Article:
I recognize that corporate workplaces have a business to manage, but the leaders need to acknowledge that they are working with humans and must respect their humanity.

Businesses can encourage self-care by including an employee wellness section in their online learning platform. By providing access to information on mindfulness meditation, yoga, cognitive-behavioral therapy (CBT), mindfulness-based stress reduction (MBSR), and other relaxation techniques, teams will manage the demands placed upon them more effectively and sustainably. Self-care is the practice of making time for oneself and one's wellbeing. Corporate wellness programs include sleep, yoga, meditation workshops and exercise classes, nutrition coaching, and employee assistance programs (EAP). Businesses that have a self-care focus will sustain their efforts over time. It is a big help for employees striving to do their best work. Our teams need more from us as leaders if we expect them to be engaged contributors and achieve our high team goals, especially those trying to escape corporate burnout. We must make room for rest, relaxation, play, and creativity as it is all essential for peak performance, and you cannot hide from burnout. The world and business are moving at a very rapid pace. To keep up with the growing demands and volatility of business, we need to be healthy. The individuals must practice self-care. The teams should have healthy relationships that support openness, fairness, and equality. Then, the business should have practices that nurture the culture of business wellness. After practicing self-care, we can dedicate our energy to others by participating in team care. We need to be mindful of how we communicate to ensure a healthy work environment for everyone. To have a high-performance team, teams need support from their managers, open communication channels, cooperation among teammates, and equal opportunity for all employees. Teamwork signifies that each member has unique abilities, but it should not inhibit other members from having opportunities to grow professionally. And lastly, companies should. Whether it's professional development, coaching, or training, employees should be encouraged to develop their skills and become better at their jobs while feeling challenged. This leads to job satisfaction. Wellness programs should include activities that develop emotional intelligence, mindfulness, and physical wellness. These programs should take a holistic approach to work and life. If employees feel they are not being heard, they may lose talent. A good listener is a good leader. The self-care triad of self-care, team care, and business care should be considered to prevent burnout. Corporate wellness programs help leaders provide a holistic approach to work and life. Employees must feel like they are heard for the business to thrive. A good listener is a good leader who will lead a healthier and more productive team.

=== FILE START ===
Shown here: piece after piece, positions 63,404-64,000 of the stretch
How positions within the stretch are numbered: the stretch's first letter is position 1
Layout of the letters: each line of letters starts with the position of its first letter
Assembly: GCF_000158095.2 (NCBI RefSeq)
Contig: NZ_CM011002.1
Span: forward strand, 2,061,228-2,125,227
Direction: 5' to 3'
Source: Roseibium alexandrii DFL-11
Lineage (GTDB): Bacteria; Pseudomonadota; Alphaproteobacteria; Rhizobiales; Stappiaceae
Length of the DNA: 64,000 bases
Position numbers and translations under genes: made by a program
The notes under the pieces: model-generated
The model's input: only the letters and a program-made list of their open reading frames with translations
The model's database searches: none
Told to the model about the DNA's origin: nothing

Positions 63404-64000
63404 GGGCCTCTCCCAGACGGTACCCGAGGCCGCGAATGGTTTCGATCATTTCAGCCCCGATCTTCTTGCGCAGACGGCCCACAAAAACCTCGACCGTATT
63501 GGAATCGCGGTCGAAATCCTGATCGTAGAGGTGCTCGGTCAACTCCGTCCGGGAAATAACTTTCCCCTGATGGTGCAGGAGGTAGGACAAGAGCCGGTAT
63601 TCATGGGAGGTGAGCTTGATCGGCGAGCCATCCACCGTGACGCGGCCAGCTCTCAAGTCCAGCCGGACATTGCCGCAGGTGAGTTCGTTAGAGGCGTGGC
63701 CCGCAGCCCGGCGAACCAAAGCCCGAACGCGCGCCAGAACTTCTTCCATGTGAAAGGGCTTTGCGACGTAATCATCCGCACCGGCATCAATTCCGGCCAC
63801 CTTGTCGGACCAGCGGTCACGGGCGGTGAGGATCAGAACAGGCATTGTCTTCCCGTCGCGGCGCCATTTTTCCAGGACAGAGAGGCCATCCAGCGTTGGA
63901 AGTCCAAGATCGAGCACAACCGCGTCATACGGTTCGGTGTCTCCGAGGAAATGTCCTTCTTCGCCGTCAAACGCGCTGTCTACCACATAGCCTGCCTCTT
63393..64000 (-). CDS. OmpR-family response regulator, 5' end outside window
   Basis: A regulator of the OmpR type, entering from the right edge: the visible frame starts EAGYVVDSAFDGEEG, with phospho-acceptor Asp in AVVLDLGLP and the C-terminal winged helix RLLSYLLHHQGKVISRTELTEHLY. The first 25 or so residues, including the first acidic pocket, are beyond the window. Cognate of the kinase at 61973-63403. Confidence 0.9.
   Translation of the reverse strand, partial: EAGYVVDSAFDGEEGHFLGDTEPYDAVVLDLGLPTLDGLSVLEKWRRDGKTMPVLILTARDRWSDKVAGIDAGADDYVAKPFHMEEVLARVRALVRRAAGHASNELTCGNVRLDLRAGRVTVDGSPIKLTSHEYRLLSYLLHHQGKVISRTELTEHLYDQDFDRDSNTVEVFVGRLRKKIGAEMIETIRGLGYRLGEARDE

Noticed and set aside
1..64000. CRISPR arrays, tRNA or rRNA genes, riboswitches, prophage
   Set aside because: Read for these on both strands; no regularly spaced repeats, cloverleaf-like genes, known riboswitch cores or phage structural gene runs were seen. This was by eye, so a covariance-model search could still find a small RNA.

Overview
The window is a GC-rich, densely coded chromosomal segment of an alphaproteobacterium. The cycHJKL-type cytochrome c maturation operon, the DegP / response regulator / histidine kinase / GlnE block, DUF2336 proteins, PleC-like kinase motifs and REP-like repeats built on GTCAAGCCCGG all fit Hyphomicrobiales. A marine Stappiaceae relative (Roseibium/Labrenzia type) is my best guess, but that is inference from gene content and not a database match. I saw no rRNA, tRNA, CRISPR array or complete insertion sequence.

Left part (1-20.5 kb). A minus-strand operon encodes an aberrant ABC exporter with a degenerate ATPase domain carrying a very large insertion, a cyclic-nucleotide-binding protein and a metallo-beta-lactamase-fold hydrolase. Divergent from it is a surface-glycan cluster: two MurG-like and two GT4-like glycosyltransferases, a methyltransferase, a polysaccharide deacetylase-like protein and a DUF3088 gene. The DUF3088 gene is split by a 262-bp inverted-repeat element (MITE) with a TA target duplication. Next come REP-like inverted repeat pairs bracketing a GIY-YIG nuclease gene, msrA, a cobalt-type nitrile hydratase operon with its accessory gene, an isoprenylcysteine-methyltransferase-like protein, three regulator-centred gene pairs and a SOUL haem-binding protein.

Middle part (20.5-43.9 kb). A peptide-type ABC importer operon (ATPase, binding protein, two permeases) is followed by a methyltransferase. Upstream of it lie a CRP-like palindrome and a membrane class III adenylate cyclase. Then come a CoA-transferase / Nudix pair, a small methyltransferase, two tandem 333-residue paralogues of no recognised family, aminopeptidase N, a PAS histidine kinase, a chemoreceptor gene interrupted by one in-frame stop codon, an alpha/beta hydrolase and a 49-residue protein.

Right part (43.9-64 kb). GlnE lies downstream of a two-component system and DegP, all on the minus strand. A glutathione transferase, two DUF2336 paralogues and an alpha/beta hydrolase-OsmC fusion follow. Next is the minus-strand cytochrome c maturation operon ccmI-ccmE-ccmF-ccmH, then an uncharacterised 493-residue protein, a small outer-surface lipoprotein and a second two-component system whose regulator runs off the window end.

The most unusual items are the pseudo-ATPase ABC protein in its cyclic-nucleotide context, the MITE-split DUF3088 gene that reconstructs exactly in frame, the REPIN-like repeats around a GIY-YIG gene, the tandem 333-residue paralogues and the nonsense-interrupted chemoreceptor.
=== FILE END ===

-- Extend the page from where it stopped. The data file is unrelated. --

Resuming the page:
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Dr. Tomi Mitchell, Executive Contributor Brainz Magazine

Dr. Tomi Mitchell, MD, is a leader in the health & wellness industry, known for her advocacy for social issues, including health reform. She believes in the whole person's approach to life and health. Rather than resorting to quick fixes, she gets to the root of problems by taking the time to understand her client's emotional, physical, mental, environmental, financial, spiritual, and social health. She believes these factors affect individuals' behaviors and beliefs about themselves and others. Dr. Tomi Mitchell believes that people feel lost or overwhelmed when there is a loss of balance, so she takes such a holistic approach with each client's situation.

Dr. Tomi Mitchell has appeared in many publications, including but not limited to Thrive Global, Fox, NBC, CBS, Global News, CBS & many other news outlets. She has her own blog & leads two ClubHouse clubs, and has been a guest speaker numerous times.

She is a game-changer, and she gets her clients' results and refuses to compromise her integrity by sugar-coating issues. Using over 10 years as a family practitioner and certified life & health coach, she is able to help her clients create transformational, long-lasting results!